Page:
And so, yeah, I can go deep in my conversations and my ability for small talk continually diminishes as I get older, and I can even talk about my garden, but then I’m going deep on all the different things around tomatoes and soil. It just is, and I think we all have our own thing, right? We all have our own thing, and it’s just so important to find others where we connect with that way. I think we feel a little less lonely, and I think it’s just important for our own wellbeing.

For me to have colleagues that want to connect and do the same deep talks helps me feel less alone, and I appreciate the ease with which we can go deep on something but still have it feel lighthearted and playful. I think, best of all, I love how I feel when I leave a conversation like this. I feel, for me — it may be hard to believe for some of you, but I feel refreshed. I feel energized from being challenged and encouraged and even clear on issues I care about.


These kinds of relationships are hard to come by these days, and I feel really honored to have folks like this in my life, and I recognize how important it is to all of our personal and professional well-being to stay connected with folks that you can be you with and geek out on the things that you care about and you’re excited about, whatever that is.

You know, whether you’re new to the show or have been around for a while, I know you are aware that I have a deep commitment and appreciation for nuance and complexity, and this conversation doesn’t disappoint as we dig into a lot of nuances around how we talk about trauma and what trauma is and what my guest calls ordinary trauma and how the role of social media and trauma discussions in pop culture impacts how and who gets help and how we treat and help people heal individually and also within larger systems.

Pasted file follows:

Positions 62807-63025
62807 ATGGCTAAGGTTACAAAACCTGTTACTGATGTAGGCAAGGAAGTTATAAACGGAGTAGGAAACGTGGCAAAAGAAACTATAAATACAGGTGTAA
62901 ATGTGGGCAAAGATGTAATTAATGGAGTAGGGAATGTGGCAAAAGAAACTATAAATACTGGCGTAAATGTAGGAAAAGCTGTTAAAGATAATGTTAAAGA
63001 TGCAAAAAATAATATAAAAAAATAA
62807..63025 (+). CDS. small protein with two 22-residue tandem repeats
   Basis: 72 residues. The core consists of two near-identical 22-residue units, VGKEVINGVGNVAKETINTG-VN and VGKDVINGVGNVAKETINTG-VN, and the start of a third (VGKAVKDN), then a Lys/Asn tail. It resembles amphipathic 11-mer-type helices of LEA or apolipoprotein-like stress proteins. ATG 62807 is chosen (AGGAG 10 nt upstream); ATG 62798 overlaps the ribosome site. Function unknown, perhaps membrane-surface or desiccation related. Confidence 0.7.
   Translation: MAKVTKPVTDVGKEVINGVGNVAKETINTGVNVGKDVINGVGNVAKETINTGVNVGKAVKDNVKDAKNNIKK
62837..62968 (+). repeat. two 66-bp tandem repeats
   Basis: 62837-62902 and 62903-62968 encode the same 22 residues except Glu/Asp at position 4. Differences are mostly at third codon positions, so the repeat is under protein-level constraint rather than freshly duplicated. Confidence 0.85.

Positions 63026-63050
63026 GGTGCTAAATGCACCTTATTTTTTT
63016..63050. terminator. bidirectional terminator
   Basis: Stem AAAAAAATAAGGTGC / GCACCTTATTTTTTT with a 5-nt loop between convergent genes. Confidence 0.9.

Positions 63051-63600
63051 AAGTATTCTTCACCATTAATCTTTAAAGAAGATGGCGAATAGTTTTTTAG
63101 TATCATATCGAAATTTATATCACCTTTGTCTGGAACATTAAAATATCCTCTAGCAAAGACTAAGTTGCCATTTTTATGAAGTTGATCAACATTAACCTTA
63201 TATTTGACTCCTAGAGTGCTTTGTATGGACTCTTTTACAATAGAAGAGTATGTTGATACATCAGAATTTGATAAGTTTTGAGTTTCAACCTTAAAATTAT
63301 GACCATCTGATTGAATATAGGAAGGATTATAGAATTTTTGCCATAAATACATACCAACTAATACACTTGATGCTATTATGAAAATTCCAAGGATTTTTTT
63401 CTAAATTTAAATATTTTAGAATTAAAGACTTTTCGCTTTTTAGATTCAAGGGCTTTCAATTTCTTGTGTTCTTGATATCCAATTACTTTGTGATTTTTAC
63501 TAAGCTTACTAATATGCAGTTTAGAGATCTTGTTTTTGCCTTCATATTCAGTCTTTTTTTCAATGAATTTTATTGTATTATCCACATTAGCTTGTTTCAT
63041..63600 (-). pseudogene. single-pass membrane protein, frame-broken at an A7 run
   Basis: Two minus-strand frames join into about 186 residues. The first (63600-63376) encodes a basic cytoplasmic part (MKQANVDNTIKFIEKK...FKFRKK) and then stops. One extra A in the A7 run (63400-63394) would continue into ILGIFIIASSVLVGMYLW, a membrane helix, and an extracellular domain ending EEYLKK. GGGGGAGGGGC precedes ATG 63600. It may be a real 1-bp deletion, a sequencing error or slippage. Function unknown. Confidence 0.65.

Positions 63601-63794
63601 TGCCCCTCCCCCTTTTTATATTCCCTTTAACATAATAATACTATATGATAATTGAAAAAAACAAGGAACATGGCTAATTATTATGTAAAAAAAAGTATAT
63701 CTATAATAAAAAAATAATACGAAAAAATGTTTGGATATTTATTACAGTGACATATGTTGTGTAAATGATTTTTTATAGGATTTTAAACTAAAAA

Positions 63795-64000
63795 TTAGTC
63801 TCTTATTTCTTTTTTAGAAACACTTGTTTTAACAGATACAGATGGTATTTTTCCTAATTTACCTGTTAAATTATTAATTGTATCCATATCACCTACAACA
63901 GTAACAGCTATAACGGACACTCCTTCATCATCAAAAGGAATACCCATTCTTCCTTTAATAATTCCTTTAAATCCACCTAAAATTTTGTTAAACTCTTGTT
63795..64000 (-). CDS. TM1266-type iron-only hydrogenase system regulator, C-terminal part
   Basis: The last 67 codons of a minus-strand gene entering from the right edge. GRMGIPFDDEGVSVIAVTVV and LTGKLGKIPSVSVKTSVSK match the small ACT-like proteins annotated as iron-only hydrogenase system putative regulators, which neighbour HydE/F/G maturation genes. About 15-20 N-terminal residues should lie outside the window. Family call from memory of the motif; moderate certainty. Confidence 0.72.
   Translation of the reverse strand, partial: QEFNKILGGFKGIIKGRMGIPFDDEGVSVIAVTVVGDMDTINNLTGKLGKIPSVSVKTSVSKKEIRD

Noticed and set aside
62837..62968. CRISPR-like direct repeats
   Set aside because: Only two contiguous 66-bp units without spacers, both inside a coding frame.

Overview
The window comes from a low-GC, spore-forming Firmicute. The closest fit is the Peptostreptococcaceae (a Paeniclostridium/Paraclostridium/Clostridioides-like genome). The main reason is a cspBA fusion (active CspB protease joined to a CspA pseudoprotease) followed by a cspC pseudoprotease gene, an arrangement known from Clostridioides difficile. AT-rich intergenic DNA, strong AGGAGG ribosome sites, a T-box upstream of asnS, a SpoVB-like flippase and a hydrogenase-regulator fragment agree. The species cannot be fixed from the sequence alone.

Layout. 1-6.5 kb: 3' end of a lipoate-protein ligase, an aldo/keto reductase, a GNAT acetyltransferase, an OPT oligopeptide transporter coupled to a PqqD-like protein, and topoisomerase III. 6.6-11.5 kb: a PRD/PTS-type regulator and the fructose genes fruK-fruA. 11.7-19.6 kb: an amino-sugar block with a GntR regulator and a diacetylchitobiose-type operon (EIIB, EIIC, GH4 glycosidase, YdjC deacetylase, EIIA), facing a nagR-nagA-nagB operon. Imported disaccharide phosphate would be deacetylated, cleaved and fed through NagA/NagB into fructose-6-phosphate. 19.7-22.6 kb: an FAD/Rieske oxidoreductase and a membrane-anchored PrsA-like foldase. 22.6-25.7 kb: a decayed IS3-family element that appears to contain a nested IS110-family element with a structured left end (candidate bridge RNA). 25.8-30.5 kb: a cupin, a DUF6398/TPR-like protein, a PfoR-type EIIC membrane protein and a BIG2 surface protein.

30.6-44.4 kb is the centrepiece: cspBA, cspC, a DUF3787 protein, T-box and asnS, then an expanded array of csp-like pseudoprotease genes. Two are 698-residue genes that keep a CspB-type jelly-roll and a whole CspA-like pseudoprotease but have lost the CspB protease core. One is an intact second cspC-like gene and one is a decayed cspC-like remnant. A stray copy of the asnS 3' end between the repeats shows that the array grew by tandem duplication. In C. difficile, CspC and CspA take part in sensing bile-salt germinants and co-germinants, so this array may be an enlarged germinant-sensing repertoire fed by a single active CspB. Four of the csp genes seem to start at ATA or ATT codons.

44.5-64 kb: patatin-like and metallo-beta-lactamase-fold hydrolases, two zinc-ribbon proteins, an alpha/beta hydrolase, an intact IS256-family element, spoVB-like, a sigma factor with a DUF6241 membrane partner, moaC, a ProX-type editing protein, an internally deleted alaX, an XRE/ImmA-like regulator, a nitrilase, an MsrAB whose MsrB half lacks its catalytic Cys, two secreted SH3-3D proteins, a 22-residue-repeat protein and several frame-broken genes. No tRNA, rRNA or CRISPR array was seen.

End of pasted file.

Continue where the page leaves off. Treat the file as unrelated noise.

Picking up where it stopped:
We also had this really cool back and forth about this incessant drive to be okay, to avoid struggle or being seen struggling. This fear of not belonging or being rejected if people don’t think that you can handle it all and if you show your humanity. And so, this was also really meaningful for me, too. No surprise to you, we live in a very complex world, and we talked about how we lead ourselves and others in our own healing process and show up with a sense of curiosity as best we can with everyone in front of us and show compassion. When we can’t do that, we take that as data that we need to dig in and do some more of our healing.

I suspect many of you will also appreciate the part of our conversation that we touched on when you do something, build something, create something, or you’re in a job that you’ve wanted for so long, and then you realize once you’ve had it, you’ve done it, and then you’re done. It no longer suits you, which is another theme that we talk about on the show.


I think today’s guest brought some really beautiful and relatable insights on her journey of transitioning from something she built and loved to moving to other things with a lot of clarity and a lot of vulnerability too. So you all, please meet my friend and colleague, Sarah Buino.

Sarah is a speaker, an educator, a therapist. She’s the founder of a therapy practice called Head Heart Therapy and a consulting organization called Head Heart Business Therapy. She’s a member of the adjunct faculty at Loyola University Chicago and a podcast host. I was honored to be on her podcast. I’m so glad she is finally joining me on mine! Her podcast is called Conversations with a Wounded Healer and examines the role of one’s healing while being a caregiving professional. Her new podcast series The Burnt Out Practice Owner discusses the current state of group therapy practice ownership, the good and the bad and the ugly. Oh, we’ve got some stories on that one.

So as you kind of listen in to folks catching up after a while, talking about the things that we link to nerd out about, pay attention to when Sarah addresses this quote that I shared about pop culture’s use of trauma. And listen for Sarah sharing some of her own healing journey and the parallel process. So she trained with some of the most effective and evidence-based modalities we use in psychotherapy and leadership practices and just her own awareness of connecting with the work, with the leaders, and how that led her to better trusting herself. Notice when Sarah shared her reflections on our conversation about the almost idolatrous and obsessive pursuit of being okay. Now, please welcome Sarah Buino to The Unburdened Leader podcast.


Sarah Buino, welcome to The Unburdened Leader podcast!

Sarah Buino: Yay! Thank you for having me.